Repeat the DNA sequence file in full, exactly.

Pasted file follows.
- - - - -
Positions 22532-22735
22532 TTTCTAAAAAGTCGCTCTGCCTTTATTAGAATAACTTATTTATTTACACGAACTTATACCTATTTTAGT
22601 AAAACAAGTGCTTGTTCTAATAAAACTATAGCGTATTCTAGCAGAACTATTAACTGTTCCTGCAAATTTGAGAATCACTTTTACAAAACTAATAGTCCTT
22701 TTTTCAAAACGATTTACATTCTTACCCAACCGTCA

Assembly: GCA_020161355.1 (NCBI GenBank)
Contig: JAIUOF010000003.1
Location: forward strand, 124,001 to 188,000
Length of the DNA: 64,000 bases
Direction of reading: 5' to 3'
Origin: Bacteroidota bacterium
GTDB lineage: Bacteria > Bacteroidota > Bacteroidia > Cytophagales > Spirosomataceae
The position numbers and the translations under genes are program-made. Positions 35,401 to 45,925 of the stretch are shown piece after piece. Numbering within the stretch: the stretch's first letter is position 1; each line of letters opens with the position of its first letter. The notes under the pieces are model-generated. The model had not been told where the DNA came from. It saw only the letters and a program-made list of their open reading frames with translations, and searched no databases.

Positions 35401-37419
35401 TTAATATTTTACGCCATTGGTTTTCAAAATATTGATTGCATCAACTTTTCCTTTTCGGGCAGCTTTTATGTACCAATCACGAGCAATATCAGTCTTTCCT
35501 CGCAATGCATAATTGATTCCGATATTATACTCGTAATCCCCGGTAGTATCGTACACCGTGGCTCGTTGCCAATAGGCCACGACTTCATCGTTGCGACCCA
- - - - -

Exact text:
Positions 22532-22735
22532 TTTCTAAAAAGTCGCTCTGCCTTTATTAGAATAACTTATTTATTTACACGAACTTATACCTATTTTAGT
22601 AAAACAAGTGCTTGTTCTAATAAAACTATAGCGTATTCTAGCAGAACTATTAACTGTTCCTGCAAATTTGAGAATCACTTTTACAAAACTAATAGTCCTT
22701 TTTTCAAAACGATTTACATTCTTACCCAACCGTCA

Assembly: GCA_020161355.1 (NCBI GenBank)
Contig: JAIUOF010000003.1
Location: forward strand, 124,001 to 188,000
Length of the DNA: 64,000 bases
Direction of reading: 5' to 3'
Origin: Bacteroidota bacterium
GTDB lineage: Bacteria > Bacteroidota > Bacteroidia > Cytophagales > Spirosomataceae
The position numbers and the translations under genes are program-made. Positions 35,401 to 45,925 of the stretch are shown piece after piece. Numbering within the stretch: the stretch's first letter is position 1; each line of letters opens with the position of its first letter. The notes under the pieces are model-generated. The model had not been told where the DNA came from. It saw only the letters and a program-made list of their open reading frames with translations, and searched no databases.

Positions 35401-37419
35401 TTAATATTTTACGCCATTGGTTTTCAAAATATTGATTGCATCAACTTTTCCTTTTCGGGCAGCTTTTATGTACCAATCACGAGCAATATCAGTCTTTCCT
35501 CGCAATGCATAATTGATTCCGATATTATACTCGTAATCCCCGGTAGTATCGTACACCGTGGCTCGTTGCCAATAGGCCACGACTTCATCGTTGCGACCCA